Shown below is the main interface of Hurricane. It is somewhat straight forward but takes time to get to learn just like everything. Specify the files (individual or entire folder)

Build the script in the ‘User Script” tab by selecting some pre-made scripts found in the “User Script List”. If you plan on selecting multiple pre-made scripts – DONT FORGET TO CHECK THE APPEND BUTTON.
Huricane 4


As shown below, the program builds a single script containing all of the steps that you define for the drawings that you selected to be processed.

NOTE – That you need to have a drawing currently open for the process to start. Just don’t have one of the drawings in the list of drawings that you are wanting to process open.

Hurricane 5


The results are shown below

Hurricane 6


And as a big relief – the drawing that contained an OLE object came out just fine.


Hurricane 7


Posted in Manage, OLE Objects, Scripts | Leave a comment

Tip: When Tracking Doesn’t Seem to Work

Here is one of the quirky things that AutoCAD does that might throw you for a loop. It involves “Tracking” whether it is “Object Snap Tracking” or “Polar Tracking” they seem to behave differently when Dynamic Input is turned onn or off. This is especially true for Object Snap Tracking. I have heard it said and taught, that these functions DO NOT work when Dynamic Input (DYN) is turned off. I am here to show you that they do.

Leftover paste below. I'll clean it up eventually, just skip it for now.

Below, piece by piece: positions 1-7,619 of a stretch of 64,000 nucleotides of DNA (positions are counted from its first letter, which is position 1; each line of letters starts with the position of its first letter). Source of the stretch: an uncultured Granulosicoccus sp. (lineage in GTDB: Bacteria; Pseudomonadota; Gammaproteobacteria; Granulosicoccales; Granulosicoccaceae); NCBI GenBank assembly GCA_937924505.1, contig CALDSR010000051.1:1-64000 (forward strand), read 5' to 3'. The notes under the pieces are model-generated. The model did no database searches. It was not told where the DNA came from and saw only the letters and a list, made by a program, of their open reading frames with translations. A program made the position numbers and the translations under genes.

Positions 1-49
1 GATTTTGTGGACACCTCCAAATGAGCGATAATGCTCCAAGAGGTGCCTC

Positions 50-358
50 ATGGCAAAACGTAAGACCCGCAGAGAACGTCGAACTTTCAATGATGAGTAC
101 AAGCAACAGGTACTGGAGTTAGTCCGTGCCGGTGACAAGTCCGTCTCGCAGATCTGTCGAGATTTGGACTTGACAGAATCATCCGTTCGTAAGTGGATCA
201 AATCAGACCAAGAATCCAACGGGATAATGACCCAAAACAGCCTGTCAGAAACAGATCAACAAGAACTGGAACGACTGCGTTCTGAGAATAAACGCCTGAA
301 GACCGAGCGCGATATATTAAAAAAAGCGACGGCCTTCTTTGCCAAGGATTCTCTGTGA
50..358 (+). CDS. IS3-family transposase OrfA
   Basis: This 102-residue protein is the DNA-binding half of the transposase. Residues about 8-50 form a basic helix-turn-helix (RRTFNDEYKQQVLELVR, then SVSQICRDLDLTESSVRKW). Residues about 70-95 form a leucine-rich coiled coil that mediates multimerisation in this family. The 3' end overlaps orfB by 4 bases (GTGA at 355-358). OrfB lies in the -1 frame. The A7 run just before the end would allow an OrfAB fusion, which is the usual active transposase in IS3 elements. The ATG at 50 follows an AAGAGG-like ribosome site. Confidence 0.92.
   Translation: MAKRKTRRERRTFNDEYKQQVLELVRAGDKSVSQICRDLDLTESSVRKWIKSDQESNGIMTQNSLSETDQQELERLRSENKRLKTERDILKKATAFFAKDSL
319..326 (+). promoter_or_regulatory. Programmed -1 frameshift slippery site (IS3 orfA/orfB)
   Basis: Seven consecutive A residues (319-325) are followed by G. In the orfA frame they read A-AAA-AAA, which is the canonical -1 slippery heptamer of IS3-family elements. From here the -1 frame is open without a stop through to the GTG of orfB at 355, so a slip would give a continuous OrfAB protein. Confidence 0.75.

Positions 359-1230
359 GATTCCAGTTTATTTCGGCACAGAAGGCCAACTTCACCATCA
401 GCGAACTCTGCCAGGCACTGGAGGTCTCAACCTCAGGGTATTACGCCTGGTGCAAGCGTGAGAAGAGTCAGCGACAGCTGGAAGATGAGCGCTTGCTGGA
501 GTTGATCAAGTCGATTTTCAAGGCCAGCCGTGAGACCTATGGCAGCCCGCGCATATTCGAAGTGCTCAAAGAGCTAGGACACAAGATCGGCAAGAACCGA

When Dynamic Input is toggled on (as shown below) when you establish the reference point which has the green “glyph”, you pull away and see the dashed line and enter your tracking distance and you are just fine.

DYN Mode turned on OSNAP Tracking

DYN Mode turned on OSNAP Tracking

The trouble seems to be when Dynamic Input is turned off and you establish the same reference point. You see the green “glyph” and dashed line as you pull away, but when you enter the distance at the command line, the dashed line goes away making you think that you are unable to use Object Snap Tracking without DYN turned on.

The think that is happening is that the “focus” goes from the drawing area and then on to the command line. And don’t worry, it isn’t broke – all that you have to do is enter your distance AND PAUSE. Then re-establish the focus in the drawing area where you were by simply lining your cursor back into line where it was until you see the dashed line AND THEN HIT ENTER (shown below).